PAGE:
Today we’re joined by Brian, who also goes by Adipsia. Brian is a phenomenal musician who plays with multiple bands. He also makes ambient music on his own. He uses synths and field recordings to create slow meditational music. It’s very clear that he has an enormous amount of passion, as you’ll soon read. My thanks to him for taking the time to participate in this interview.
Please, tell us about your art.
I compose experimental ambient music under the Moniker Adipsia! It’s slow, meditational music made with synths and field recordings, and occasionally percussion and other random instruments. I explore themes a lot with my music, and most of my releases have been concept albums that tell a larger story. But it’s mostly instrumental, so you can glean whatever meaning you want from it.
What inspires you?
Almost everything! I manage to find inspiration just about everywhere; sitting in a restaurant listening to silverware and the din of the other people, taking a walk and hearing the sounds of the city mixing with the birds in the trees, or just watching an interesting movie or reading a book. Since the art I make is very nebulous and open, ideas can spring forth out of just about anywhere. Listening to other really talented musicians also gets my mind working, it’s fun to dismantle the elements of their music and guess their creative process.
What got you interested in your field? Have you always wanted to be an artist?
It was probably my parents; neither of them are very musical, but they got me involved in music since I was 6 years old. I’ve always been very creative, and my parents, even though I grew up poor, really tried to provide good outlets for my creativity. I don’t think as a child I ever really thought about what I wanted to be when I grew up, other than an X-Wing pilot, haha. But music has been a large part of my life for so long, it just feels natural to be doing it.
Do you have any kind of special or unique signature, symbol, or feature you include in your work that you’d be willing to reveal?
I guess there is a very echo-y delayed electric piano patch that I throw in quite a few songs. It’s usually in the background, and it fills up a lot of space in a delicate fun way, so I end up utilizing it a lot. Other than that, I don’t really think there’s any kind of signature to my music, other than it all being pretty chill music.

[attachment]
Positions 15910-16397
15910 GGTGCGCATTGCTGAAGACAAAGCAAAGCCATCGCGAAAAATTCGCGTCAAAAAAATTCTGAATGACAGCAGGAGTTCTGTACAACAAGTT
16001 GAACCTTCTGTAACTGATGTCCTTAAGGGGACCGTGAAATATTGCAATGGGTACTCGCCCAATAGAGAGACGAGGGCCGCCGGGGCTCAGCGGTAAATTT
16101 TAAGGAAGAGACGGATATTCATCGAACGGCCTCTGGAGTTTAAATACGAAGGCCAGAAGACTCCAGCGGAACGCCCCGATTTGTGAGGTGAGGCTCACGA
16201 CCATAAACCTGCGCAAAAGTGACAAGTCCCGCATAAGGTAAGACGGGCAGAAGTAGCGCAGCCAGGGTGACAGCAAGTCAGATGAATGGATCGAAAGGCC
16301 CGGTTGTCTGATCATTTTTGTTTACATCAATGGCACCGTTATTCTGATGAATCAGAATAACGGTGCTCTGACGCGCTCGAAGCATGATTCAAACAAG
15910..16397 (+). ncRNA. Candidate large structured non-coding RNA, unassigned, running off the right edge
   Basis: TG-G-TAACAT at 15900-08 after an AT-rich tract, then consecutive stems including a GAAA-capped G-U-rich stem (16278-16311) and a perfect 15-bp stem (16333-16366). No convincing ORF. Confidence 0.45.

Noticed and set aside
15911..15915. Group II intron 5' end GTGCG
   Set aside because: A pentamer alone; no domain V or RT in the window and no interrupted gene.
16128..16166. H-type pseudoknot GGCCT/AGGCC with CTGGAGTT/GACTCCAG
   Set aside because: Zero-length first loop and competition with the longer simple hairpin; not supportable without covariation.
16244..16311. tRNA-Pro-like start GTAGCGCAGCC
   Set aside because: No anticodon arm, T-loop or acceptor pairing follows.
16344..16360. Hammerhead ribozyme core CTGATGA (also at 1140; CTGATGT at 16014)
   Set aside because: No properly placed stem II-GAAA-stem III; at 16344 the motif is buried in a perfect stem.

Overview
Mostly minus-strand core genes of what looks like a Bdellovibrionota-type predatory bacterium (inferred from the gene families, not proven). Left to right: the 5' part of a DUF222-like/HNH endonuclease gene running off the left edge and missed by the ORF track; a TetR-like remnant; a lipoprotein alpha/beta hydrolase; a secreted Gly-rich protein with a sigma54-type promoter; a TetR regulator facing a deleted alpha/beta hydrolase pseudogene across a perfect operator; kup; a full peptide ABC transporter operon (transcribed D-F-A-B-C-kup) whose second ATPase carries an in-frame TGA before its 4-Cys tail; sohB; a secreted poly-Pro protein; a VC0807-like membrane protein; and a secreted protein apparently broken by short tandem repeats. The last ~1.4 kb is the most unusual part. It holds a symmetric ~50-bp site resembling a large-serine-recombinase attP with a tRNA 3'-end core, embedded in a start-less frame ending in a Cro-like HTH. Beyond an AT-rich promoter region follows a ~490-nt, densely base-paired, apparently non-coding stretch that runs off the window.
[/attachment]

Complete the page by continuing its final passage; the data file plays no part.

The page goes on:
What advice would you give young aspiring artists?
My recommendation is to ingest as much art as you can. Find artists you enjoy, and just take in their work and really listen/look closely. Find out what you enjoy about their work, what you don’t like, and what you’d do differently. Then go do it!
Where on the spectrum do you identify?
Heteroromantic Asexual. I’m married, and there was some rocky patches to get over during our relationship, but she’s very accepting of my sexuality.
Have you encountered any kind of ace prejudice or ignorance in your field? If so, how do you handle it?
Not too much, I don’t really talk that much about sex outside of close relationships, so it doesn’t come up that often. If I ever do mention it, I either get approval and understanding, or I have to explain what it is.
What’s the most common misconception about asexuality that you’ve encountered?
That it’s just low libido, and that it can be fixed with testosterone treatment. I do have a low libido, but I can recognize it as something separate from sexual attraction.
What advice would you give to any asexual individuals out there who might be struggling with their orientation?
I would say ‘own it!’ There’s no reason to be ashamed of who you are. Your sexuality is a small part of your whole being, and it’s part of what makes you a unique individual.
Finally, where can people find out more about your work?
If you want to check out my work, you can find it on Bandcamp, (adipsia.bandcamp.com) where I release my full albums, and on my Soundcloud (soundcloud.com/adipsiasa) where I usually post little demos, meditations, and things I’ve been working on recently. Of course there’s Facebook too, but I am really bad at social media, so I end up not posting for weeks at a time.
Thank you, Brian, for participating in this interview and this project. It’s very much appreciated.